12 Simple Tricks to Boost Your Email Open Rates

12 Simple Tricks to Boost Your Email Open Rates

The subject line is arguably the most critical part of any email. In many cases, it determines whether or not your email is even opened. Think about your own inbox - what kinds of emails get your attention, which ones do you actually open, and which ones are moved straight into the trash? Your customers are the same way. Their inboxes are overflowing, and you need a solidly crafted subject line to stand out. When I am writing emails for clients, I usually leave the subject line for last because believe it or not, it can be the piece that takes the longest to get right! Here are some tips for how to write better email subject lines to boost open rates.

Keep it short, compelling, and authentic.

The subject line has a big job to do, and only has a few words to do it. In fact, five to seven words with 45 to 50 characters is an ideal length. How can you craft such a short but effective subject line? Be brutal: remove any non-essential words and position the most important information toward the front of the subject line. Use power words while maintaining a tone that is authentic to the brand you’re representing, and above all, don’t bait and switch. Your subject line should accurately reflect the contents of your email. The bait and switch is a great way to get your readers to mark your email as spam. Depending on what kind of email service you use, that could eventually lead to your removal from the system.

Communicate action and urgency, but be clear and stay on brand.

Reflect the tone of your organization, and tell your readers what you want them to do by using action words that speak directly to them, such as:

  • Learn
  • Discover
  • Get
  • Join

Include a sense of urgency with words and phrases like:

  • Deadline
  • Results
  • Opportunity

Describe the negative consequences of inaction. (Don’t overdo this, though. Fearmongering can backfire.)

Don’t discount the preview text.

Preview text is a snippet from your email and is the first line that appears in the preview pane of the reader’s inbox. Not all of your readers will see it, but it’s worth making the most out of that space. Rather than just leaving whatever content is automatically pulled into the preview text space, take some time to compose a succinct sentence that supports the subject line and tells the reader why they should open your email. Again, position the most impactful words towards the front of the sentence so if it is truncated, the important part will still be visible.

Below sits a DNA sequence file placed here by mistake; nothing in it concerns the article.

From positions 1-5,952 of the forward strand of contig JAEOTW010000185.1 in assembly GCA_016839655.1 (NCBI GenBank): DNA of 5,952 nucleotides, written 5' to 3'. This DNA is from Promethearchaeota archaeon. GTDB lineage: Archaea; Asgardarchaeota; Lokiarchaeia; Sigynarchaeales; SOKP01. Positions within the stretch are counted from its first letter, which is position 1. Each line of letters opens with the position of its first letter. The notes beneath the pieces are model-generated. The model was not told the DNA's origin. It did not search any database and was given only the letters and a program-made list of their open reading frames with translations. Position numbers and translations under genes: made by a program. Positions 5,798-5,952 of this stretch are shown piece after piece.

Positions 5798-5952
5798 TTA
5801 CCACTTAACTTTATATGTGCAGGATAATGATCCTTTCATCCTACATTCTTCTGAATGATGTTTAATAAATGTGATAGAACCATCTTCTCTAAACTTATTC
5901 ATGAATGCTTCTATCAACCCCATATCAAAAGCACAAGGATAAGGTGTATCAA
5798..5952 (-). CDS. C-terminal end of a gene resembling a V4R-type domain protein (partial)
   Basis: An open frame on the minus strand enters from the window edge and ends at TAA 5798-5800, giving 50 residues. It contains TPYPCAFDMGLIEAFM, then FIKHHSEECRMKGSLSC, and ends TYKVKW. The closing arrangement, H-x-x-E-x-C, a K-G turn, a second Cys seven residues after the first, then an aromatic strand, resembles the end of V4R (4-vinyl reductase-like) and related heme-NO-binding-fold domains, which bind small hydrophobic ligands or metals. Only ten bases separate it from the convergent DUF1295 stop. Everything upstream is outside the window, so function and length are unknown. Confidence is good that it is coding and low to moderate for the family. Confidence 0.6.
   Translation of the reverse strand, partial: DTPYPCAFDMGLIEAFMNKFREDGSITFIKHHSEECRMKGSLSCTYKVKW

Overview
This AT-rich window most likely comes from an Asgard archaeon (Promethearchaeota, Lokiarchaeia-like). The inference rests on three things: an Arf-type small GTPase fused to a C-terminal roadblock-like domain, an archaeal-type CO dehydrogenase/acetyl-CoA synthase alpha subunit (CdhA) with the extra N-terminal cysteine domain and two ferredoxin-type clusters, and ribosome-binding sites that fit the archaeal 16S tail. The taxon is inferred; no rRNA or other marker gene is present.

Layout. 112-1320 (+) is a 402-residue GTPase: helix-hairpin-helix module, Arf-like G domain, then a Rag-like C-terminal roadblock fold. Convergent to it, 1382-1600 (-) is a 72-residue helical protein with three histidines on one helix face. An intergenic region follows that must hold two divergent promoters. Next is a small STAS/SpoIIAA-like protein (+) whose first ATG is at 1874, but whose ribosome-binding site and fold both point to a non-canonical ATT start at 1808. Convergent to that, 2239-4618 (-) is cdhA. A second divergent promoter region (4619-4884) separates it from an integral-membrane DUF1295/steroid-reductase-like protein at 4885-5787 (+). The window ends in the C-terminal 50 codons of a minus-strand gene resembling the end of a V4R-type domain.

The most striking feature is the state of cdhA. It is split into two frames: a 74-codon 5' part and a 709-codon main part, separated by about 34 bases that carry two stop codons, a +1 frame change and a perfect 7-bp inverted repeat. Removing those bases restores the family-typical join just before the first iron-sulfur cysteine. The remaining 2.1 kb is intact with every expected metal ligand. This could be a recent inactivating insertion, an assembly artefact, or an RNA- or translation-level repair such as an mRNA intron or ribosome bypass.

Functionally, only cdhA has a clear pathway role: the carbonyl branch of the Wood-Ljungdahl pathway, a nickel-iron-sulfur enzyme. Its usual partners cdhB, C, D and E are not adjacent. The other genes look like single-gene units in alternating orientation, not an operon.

Avoid spam triggers.

Using any of these could send your email into spam and put you (the sender) into a permanent email timeout.

  • ALL CAPS
  • Excessive punctuation!!!!!
  • Spammy words and phrases such as: Free, Act Now, Buy Now, Offer, % Off, Reminder, and Limited Time

Test before you send and analyze results after.

  • Use an A/B tester to try out a couple of different subject lines. Select a percentage of your list to be part of the test. Half the test group will receive the email with subject line A, and the other half will receive subject line B. After a testing timeframe (two hours is typically sufficient) the version of the email with the higher open rate will be sent to the remainder of your list.
  • An email subject line tester can help you develop more effective subject lines. We like to use SubjectLine.com.
  • Test your email in different browsers and email clients such as Outlook, Gmail, Yahoo, and AOL to make sure it isn’t landing in any spam folders. If it is, check your subject line and content for spam triggers.
  • Finally, after sending your email, log into your email client and review open rate over a period of a few days. We usually check open and bounce rates the day after an email goes out and again three days later. This will help you understand which days and times are best for your readers to hear from you, what kinds of subject lines work, and which ones fall flat.

Other helpful hints.

  • Personalize the subject line to the reader when appropriate. Some studies have shown personalized emails have an open rate six times higher than those that did not include personalization.
  • Use the subject line as a lead-in to an announcement.
  • Ask a question to pique people’s curiosity
  • Be funny. (Tread carefully here. Make sure you stay on brand.)

We hope these tips help you to write more powerful email subject lines and that you notice an increase in your open rates as a result. We think you’ll find that these habits become second nature over time and actually make coming up with catchy subject lines easier. Are there any other tips you’d add to our list? Speak up in the comments!

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Posted by Sharon Stanton

Sharon Stanton

Content Producer - As a content producer, Sharon is thoughtful in her approach. She knows the best results come when you have the full picture, so she listens, and strives to make meaningful connections with people. Sharon likes to convey her message in as few words as possible. Sometimes an ironic emoji is all you need.